Is it too early to put up the Christmas tree yet? Moreover, is it too soon to give a post-mortem on this year’s Christmas ad strategies? 

We may not know whether they’ve directly impacted on sales so far, but one thing’s for certain:  this year’s ads have signalled a shift in the retail landscape and the economic uncertainty around Brexit. 

A fall in advertising spend of up to 8% during the last quarter of 2018 has resulted in lower budget ads – a departure from the blockbusters of recent years. Here’s five things we’ve learned from this year’s motley crew. 

Getting banned can be part of a marketing strategy 

We’ve all seen Iceland’s Greenpeace film on palm oil ad…on YouTube. It was rejected on TV for being ‘too political’ – could this have been a clever shockadvertising tactic to divert consumers to view online? It generated millions of owned media views on the internet as a result – a win for the brand and Greenpeace. A petition to air the banned ad on TV amassed over a million signatures. 

Kids, kids, kids 

We all know that an emotive, nostalgic and childhood ad generates a warm, fuzzy feeling inside. A winning combo, retailers adopted the ‘Love Actually’ feel-good nativity approach this year, putting school kids on stage. In September, John Lewis and Waitrose partners ad featured a class performing Bohemian Rhapsody on stage. Sainsbury’s adopted a similar approach in this year’s festive ad with ‘The Big Night’.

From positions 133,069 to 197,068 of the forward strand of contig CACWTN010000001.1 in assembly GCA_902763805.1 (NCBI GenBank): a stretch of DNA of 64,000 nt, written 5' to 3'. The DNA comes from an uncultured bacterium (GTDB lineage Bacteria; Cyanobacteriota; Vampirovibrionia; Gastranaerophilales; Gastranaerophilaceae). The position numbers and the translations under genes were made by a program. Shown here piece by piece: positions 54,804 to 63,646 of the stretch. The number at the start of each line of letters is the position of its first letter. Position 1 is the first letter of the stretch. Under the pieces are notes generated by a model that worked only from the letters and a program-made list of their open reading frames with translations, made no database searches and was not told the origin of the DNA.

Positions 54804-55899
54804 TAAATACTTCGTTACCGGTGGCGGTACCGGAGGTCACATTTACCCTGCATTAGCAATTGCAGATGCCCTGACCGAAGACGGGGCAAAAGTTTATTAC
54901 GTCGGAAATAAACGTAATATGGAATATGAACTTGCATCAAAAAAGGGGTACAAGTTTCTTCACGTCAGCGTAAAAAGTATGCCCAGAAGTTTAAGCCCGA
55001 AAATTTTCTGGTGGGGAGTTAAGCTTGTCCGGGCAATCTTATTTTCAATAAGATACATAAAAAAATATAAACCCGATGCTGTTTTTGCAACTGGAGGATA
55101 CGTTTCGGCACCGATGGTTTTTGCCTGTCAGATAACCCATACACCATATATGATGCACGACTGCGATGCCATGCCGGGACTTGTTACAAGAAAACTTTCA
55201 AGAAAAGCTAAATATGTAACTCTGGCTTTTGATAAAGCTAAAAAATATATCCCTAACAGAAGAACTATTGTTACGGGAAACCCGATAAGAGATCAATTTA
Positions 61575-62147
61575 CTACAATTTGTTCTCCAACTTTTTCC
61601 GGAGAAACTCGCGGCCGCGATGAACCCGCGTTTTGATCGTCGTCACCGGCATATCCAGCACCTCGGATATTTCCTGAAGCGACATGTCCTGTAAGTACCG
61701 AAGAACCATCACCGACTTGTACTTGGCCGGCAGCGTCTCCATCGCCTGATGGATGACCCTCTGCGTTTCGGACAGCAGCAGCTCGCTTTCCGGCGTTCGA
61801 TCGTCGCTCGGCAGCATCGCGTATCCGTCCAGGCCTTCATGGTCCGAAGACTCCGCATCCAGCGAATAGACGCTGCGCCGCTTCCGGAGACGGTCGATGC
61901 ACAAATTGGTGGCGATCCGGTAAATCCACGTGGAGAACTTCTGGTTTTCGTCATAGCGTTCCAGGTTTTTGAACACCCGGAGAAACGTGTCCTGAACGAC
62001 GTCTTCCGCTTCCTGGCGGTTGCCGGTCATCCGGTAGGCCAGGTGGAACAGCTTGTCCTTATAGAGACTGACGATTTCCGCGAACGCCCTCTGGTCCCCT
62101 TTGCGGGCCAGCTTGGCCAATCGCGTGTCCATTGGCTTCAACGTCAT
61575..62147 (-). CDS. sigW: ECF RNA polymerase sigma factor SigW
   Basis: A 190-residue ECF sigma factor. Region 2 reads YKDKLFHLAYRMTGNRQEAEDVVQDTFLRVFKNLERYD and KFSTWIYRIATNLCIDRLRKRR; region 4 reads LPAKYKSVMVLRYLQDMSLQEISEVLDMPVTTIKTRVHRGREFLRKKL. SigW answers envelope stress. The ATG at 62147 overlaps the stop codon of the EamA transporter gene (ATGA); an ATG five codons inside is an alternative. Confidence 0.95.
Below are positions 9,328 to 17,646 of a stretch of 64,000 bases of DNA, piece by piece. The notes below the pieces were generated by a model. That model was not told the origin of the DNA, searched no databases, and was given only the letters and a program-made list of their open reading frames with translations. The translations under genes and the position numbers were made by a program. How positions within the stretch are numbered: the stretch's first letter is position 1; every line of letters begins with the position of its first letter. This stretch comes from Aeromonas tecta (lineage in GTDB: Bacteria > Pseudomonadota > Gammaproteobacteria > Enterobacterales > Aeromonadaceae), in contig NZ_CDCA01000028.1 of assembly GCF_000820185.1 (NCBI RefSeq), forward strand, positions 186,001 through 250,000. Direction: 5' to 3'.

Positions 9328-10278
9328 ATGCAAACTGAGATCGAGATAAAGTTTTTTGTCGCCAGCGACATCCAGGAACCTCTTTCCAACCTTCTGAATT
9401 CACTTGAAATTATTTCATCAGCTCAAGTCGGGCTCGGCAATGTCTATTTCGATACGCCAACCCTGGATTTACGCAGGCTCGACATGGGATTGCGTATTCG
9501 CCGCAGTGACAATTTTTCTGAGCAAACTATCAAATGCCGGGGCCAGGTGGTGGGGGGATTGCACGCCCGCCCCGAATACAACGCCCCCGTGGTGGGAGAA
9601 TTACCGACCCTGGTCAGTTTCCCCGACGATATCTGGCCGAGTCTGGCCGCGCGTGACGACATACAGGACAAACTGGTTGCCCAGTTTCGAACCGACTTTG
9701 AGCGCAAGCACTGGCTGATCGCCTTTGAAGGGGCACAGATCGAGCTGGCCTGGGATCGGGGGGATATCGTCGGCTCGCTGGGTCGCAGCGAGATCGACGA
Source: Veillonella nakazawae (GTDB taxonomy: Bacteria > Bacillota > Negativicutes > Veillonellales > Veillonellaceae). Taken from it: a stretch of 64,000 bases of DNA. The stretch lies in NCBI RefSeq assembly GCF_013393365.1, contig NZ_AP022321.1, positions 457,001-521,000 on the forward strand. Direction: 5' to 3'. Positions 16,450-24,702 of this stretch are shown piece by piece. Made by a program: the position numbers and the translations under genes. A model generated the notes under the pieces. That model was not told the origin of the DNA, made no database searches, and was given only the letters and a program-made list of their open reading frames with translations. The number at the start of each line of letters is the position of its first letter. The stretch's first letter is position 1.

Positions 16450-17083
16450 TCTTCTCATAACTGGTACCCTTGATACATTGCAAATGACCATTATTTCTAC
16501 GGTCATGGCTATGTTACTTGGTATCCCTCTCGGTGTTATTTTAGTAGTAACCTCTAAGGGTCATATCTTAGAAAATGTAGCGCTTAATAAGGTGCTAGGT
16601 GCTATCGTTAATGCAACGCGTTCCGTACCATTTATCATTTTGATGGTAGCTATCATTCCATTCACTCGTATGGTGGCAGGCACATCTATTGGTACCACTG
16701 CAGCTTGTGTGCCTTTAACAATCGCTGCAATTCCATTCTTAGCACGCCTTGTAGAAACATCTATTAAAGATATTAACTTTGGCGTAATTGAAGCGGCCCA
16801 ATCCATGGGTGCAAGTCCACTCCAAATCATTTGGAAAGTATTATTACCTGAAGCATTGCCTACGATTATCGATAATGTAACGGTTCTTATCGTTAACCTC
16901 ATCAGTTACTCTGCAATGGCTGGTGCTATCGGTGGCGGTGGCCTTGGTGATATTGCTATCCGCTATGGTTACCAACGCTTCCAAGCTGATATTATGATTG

Bringing back familiar characters 

We Brits love a good storytelling series, don’t we? From Aldi’s widely popular Kevin the Carrot to the return of the Heathrow’s bears, bringing back loveable – and animated – characters has worked wonders. Both ads ranked third in Brandwatch’s Christmas ad performance with Heathrow going on to top System1’s best performing list. 

Celebrity-backed ads still win big 

There may be a lot of talk around nano and hyper influencers, but when it comes to broad reach on television, brands continue to pull out all the stops for household names. From Burberry’s star power ad: Kristin Scott Thomas, Matt Smith, Naomi Campbell and MIA, to M&S’s Holly Willoughby, Vodafone’s Martin Freeman and of course, John Lewis’ Elton John tribute, celebrities continue to be effective in selling Christmas.  

Balancing the budget, focus on distribution 

There’s a noticeable change in this year’s creative: there are simply less blockbusters and cinematic ads. M&S’s 2017 Paddington ad attracted nearly 7 million views on YouTube but the retailer struggled in Christmas sales. This year, they’ve focused on air time, with customers expected to see the ad ten times more often than last year.

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